"We do a '65-style dance. It's a very organic thing. There are no set movements. Everything is angular. It's an exquisite thing. Girls tried to be a bit more sexy with it, as part of the youth revolution of the 1960s, and the whole thing is exquisite."
"I belong to a Seattle-based group, Historical Aviation Guild, and we honor the airmen from the 1939 to 1945 Allied air forces. I try get everything as original or period as I can find it."
"I'm attracted to the atmosphere and the history and the time you can experience. You've gone so far back, haven't you? Outside of here, everyone sits on their phones and is closed off. Here, you go back and everyone is friendly."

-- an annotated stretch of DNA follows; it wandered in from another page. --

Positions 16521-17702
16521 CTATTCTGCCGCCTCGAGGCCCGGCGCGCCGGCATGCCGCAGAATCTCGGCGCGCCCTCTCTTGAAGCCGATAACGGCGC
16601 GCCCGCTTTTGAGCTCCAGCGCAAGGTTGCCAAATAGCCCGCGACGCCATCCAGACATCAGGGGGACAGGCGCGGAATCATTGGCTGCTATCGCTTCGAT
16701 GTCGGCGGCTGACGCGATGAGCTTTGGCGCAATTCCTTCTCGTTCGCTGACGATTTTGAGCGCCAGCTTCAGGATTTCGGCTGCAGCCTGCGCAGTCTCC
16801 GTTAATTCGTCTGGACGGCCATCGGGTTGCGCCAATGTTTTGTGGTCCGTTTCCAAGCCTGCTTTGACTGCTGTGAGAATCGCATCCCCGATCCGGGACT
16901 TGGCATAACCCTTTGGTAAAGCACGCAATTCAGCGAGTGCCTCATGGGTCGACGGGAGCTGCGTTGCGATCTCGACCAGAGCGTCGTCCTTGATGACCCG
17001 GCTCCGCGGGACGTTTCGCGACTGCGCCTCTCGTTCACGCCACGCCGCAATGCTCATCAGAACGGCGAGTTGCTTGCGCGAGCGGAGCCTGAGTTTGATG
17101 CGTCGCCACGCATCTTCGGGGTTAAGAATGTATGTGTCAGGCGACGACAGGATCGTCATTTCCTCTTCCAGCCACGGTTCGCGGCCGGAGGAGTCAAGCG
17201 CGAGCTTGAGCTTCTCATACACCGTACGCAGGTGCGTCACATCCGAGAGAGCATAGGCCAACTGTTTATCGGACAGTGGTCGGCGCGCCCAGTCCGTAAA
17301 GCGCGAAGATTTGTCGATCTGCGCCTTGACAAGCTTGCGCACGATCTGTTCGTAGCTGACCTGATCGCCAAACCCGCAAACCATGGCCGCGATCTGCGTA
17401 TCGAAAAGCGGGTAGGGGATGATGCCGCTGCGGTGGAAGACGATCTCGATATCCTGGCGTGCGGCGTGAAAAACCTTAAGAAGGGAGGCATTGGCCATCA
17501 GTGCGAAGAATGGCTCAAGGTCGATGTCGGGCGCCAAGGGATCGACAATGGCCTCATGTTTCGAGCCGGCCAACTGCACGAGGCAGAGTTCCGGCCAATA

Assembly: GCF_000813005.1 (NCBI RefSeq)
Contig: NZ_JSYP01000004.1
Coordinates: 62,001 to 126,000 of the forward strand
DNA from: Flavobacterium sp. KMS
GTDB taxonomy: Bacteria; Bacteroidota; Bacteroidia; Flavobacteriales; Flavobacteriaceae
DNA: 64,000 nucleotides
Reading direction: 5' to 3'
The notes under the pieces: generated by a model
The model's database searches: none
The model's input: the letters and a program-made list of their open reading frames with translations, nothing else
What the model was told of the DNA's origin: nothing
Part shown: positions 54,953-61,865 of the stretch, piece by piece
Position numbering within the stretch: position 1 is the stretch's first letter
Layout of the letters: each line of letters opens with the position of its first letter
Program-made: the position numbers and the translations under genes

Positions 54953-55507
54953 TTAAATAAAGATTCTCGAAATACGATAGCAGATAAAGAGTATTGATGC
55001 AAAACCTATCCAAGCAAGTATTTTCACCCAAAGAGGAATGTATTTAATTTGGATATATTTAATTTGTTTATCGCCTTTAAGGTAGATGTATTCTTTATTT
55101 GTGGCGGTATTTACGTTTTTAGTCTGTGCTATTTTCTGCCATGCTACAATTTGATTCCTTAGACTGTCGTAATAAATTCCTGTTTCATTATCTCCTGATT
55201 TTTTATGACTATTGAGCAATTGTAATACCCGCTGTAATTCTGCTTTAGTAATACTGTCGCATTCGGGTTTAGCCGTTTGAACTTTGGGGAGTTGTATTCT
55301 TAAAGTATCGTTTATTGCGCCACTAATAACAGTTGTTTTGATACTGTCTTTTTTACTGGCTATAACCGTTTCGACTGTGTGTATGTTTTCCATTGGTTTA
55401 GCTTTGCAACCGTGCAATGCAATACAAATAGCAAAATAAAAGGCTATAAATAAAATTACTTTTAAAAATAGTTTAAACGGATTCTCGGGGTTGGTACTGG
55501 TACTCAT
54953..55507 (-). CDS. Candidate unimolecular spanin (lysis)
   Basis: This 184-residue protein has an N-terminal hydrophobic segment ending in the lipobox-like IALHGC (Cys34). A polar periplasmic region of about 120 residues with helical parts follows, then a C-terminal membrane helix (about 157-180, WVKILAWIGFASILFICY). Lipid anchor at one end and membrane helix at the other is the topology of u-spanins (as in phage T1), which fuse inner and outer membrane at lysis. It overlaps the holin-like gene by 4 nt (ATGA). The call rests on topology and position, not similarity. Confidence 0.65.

"This is my Jeep. I've had it for 35 years. It's an American Willys MB. Built in 1942 for the American army. I come down here in it every year."
"I'm really into vintage and love anything that has to do with the '40s to the '60s. And James loves vintage cars, so it's an absolutely perfect blend for us. The people come first for me, but I can appreciate a beautiful car."
"It's my birthday next weekend, so I decided to make all the girls come here. We've tried to come for a couple years but never got tickets. They sell out very quickly, so I made sure I asked the girls and got them really early, and we all went shopping."
"I like the airplanes. I quite love the Spitfires and the Mustangs. My favorite bit is that they shoot bullets."
"I sing mainly '50s stuff. A bit of rock 'n' roll, some slow stuff. I like the older stuff. It's good fun."